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All in a Day’s Work

Photo taken by Angela Vargas

The Slack notification sound dings, I immediately check, it could be from any of my five channels that I’m currently in. I answer and my friend looks over and says, “you’re not at work right now, build boundaries and answer it later.” I was struck and somewhat offended. However, she’s right, working from home (WFH) has made it so that I can’t distinguish between work and social life. 

Hallie Bateman made the joke in her comic describing the concept of working from home, “First of all, there is no longer a separation between ‘work’ and ‘life.’ It’s one word now: ‘worklife.’ But the ‘work’ is silent now, though. It’s all just ‘life.’” The issue is, she’s not wrong. 

The experience of working from home is a privileged one that existed before the pandemic but has recently gained prominence. An MIT study found that half of the population who were employed pre-COVID moved towards a remote work environment. The large surge of new WFH workers has caused a lot of people scrambling to adjust in building boundaries between their work and home life. The physical separation between the “office” and our “homes” is something that doesn’t exist anymore.

In an attempt to keep up with this new WFH atmosphere, there has been a surge of  self-help/productivity tips. These tips are rooted in privilege, given that a lot of low-wage jobs cannot rely on remote work. However, these tips do shape and reflect the ways that we as a society view productivity. It’s important to acknowledge that these tips are easier said than done. We should also recognize that WFH isn’t always glamorous or that there isn’t a “one-size fits all” answer to the question: How do we manage WFH in healthy and productive ways?

 

“You should build boundaries in your home; build a workspace and a resting space, so you don’t associate work with your rest space.”

This gets a little tricky when college students typically share small rooms with multiple students. Most of our space is multi-functional. However, it’s not impossible.

The biggest thing I’ve learned is not to do any school work or work-related tasks on my bed. Day 1 of remote learning taught me that when I attempt this, I will fall asleep in the middle of my lecture. 

Consequently, building that boundary even between our desks and our beds has proven useful. When we sit at our desk, we can enter a work-mindset . This means taking the extra step of not having distractions on your desk. This can be difficult however, as many college students use their desk as a form of extra storage. 

 

“You should get up from your desk, and walk around a little.”

This one is very interesting, do they mean actually go for a walk outside or just walk little circles around in my apartment? 

I mean I guess I understand the sentiment, I am exhausted of this $5 desk chair I bought from the girl who last leased this apartment. 

However, when work breaks or breaks in between classes are only 30 minutes, it’s hard having to choose between taking a walk, laying down and recovering, or making yourself something to eat. 

It seems extreme to schedule when to eat in a planner, but in an environment where you only have small pockets of time to do so, it becomes necessary. 

 

“Set business hours!”

I’ve lost all sense of time ever since the pandemic started — business hours are a lost cause. 

Where is the boundary necessarily? If my boss sends a Slack message at 6PM, will I simply say: “that is out of my business hours, I shall not answer.”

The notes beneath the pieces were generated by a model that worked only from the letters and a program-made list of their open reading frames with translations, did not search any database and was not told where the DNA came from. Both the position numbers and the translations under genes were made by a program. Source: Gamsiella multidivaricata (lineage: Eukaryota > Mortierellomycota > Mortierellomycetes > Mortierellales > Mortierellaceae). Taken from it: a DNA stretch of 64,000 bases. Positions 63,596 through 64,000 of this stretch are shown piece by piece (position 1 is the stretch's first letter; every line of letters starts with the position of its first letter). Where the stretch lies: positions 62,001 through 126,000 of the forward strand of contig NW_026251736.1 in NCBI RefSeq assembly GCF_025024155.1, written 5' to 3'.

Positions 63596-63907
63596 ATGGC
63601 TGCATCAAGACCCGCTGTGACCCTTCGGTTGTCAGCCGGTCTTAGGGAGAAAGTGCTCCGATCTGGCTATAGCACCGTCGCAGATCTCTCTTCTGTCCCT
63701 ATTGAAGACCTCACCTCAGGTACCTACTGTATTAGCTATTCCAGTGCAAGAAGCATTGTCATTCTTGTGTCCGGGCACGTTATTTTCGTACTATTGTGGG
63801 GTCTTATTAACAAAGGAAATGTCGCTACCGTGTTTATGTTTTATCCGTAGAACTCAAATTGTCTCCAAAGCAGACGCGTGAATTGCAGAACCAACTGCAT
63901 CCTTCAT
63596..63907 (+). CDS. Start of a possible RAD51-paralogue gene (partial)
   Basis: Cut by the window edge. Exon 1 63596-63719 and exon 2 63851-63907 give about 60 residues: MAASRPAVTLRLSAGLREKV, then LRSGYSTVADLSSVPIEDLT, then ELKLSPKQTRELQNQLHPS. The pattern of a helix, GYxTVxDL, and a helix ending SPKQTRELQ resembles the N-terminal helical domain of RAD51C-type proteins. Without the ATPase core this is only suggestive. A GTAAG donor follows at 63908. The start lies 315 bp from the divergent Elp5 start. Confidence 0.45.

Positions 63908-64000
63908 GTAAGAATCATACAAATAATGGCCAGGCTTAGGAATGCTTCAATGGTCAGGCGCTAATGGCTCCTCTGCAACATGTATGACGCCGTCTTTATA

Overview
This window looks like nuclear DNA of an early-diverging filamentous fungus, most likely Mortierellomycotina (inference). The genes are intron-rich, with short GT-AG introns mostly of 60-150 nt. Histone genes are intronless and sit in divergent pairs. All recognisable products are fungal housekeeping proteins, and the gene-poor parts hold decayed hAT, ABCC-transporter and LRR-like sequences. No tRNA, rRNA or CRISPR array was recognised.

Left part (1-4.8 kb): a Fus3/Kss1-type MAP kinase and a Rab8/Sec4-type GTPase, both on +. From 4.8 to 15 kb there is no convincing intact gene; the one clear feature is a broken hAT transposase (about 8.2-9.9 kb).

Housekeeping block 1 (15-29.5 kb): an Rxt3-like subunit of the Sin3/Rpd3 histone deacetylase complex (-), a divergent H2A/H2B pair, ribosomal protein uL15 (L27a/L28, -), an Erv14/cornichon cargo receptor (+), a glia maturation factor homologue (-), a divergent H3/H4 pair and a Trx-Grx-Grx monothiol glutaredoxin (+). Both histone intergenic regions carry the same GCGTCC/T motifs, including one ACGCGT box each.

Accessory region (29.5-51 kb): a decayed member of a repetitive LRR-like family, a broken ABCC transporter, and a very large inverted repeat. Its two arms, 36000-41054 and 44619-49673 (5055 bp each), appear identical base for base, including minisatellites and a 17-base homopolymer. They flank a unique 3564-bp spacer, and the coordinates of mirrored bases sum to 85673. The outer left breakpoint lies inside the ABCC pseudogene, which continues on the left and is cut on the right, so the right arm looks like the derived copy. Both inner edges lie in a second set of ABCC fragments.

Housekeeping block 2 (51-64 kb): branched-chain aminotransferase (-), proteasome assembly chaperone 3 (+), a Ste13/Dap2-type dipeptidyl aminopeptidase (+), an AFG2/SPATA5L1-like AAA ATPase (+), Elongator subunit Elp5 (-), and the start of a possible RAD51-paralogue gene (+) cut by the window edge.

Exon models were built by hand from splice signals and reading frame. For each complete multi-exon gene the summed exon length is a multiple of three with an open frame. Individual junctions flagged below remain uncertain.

Business hours are also really hard to navigate when you work part-time and are a college student. Classes don’t always fall in the 9-5 “work day” frame, so we are required to do academic work well after business hours. Thus, if we are not working, we are doing academic work, and it seems as if the day never has a healthy closing time that we can look forward to clocking out of. 

 

“Make sure to encourage connection through remote work.”

Staring into the abyss of black screens during Zoom lectures and discussions have made this one nearly impossible. However, there’s one connection we all seem to care about the most — our internet connection. 

The social aspect of going into an office is gone. However, this has made a lot of students want to join clubs or other social organizations. We are all tied to our technology during WFH that social Zoom calls are the one light. 

 

“Get ready as if you’re going into the office to be in the right mindset.” vs “Invest in leisure wear, since you will be at home.”

To the influencers saying we should invest in leisure wear since we’re working from home, my massive hoodie and bike shorts salute you. 

However, these contradictory tips both have some validity. 

No one wants to feel uncomfortable while they are at home, so putting on clothes you would wear to work seems somewhat pointless, especially if you are not on camera. 

However, being in loungewear all the time does tend to blur the lines of the being at work mindset. 

 

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In short, there is no proper way to navigate WFH. Finding what works for us is something that takes time. It also varies from student to student, worker to worker. This isn’t our normal, so as we scramble for ways to stay productive, we should take the time to take a breather. We aren’t robots, just because work has made its way into our homes, doesn’t mean it should permeate our life. As we look for the work and home balance, it’s important to value our own time and build the boundaries that will keep us sane.

 

To view this article in its full designed glory, head over to our Issuu to view our Fall 2020 Boundaries Issue!